[NTLK] Newton gateway idea
craft.steve at gmail.com
Fri Jan 8 08:34:07 EST 2016
I just discovered the Raspberry Pi Zero. It has slightly more power than the original Pi, but is on a "wafer thin" board and costs...drumroll...$5. A whole kit is about $30 at Adafruit at the moment. I was an Arduino and Netduino enthusiast, but now a whole Linux computer for less money than a microcontroller opens up all kinds of possibilities, like your gateway idea.
Sent from my Intellivision Keyboard Component
> On Jan 7, 2016, at 10:31 PM, David Arnold <davida at pobox.com> wrote:
> Inspired by Jake’s Internal WiFi project, I’ve been thinking about designing a companion board for the Newton that would act as an Internet gateway. It would have a WiFi and/or LTE and/or Bluetooth radio for its upstream connectivity and act as an IP router, firewall, and application-layer proxy for various services for the Newt.
> The companion board would act as a general IP router, but have built-in proxies for eg. SMTP, POP and IMAP. You’d configure applications on the Newt to connect to the services on the card, and configure the card to connect out to GMail, iCloud, etc (using SSL). Configuration of the card could be via a basic web page (HTML2 over HTTP1.0) or perhaps with a dedicated app on the Newton.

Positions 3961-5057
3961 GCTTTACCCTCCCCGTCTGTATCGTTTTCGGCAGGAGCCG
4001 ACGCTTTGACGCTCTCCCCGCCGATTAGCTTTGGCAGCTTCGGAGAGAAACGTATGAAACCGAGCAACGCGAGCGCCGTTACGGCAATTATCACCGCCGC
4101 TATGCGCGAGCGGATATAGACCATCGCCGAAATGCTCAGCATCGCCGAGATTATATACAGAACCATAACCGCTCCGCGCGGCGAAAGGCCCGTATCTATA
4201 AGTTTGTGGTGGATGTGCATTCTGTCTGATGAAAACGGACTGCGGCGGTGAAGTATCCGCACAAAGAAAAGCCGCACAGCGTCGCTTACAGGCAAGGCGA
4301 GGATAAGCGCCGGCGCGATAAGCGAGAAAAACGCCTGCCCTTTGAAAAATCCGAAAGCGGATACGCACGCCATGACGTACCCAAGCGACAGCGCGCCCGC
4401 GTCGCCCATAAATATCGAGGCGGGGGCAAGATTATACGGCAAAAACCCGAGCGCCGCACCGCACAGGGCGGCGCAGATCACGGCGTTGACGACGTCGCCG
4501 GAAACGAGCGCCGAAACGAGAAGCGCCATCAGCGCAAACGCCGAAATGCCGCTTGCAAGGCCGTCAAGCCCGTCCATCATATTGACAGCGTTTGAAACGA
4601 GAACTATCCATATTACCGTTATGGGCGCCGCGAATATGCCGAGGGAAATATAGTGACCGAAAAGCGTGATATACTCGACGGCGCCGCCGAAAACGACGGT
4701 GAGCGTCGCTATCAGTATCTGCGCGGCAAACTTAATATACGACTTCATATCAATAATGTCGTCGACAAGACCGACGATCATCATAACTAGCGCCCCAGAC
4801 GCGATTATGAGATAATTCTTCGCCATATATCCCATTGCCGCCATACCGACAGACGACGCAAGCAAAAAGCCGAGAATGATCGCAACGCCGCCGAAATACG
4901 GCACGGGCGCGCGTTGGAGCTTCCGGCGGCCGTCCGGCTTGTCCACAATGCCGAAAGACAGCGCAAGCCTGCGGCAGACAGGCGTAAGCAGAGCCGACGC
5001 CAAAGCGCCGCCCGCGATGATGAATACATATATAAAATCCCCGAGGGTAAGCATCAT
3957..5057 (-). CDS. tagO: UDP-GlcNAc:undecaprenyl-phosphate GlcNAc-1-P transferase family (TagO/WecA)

> Physically, the board could be either an internal “modem” card (like Jake’s WiFi project), or a PCMCIA card. The Newton would use NIE to connect to the companion board, either via serial for a “modem” card or by having the board emulate a serial or Ethernet card for PCMCIA. A “modem” card would require minimal additional drivers (same as Jake’s WiFi card); a PCMCIA card would need to either emulate a supported serial or Ethernet card, or require a dedicated driver.
> Depending on how much power it’d require, the card could run a stripped-down Linux/BSD, or if necessary, a simpler embedded OS. Either way, adding additional proxies for other applications would be possible by updating the firmware (eg. ssh, RDP, VNC, Twitter, Evernote, IFTTT, etc, etc).
> The practicality of this would seem to rest on the power and space available. The wireless module will consume a fair bit, and running the card’s CPU would take a bit. But an iPhone can support a powerful CPU, GPUs, lots of RAM and flash, LTE, WiFi, BT, GPS, etc, etc, using a ~1500mAh battery, and IIRC, AA’s are roughly that and we have 4 of them, so perhaps it’s possible?
> What do you think?
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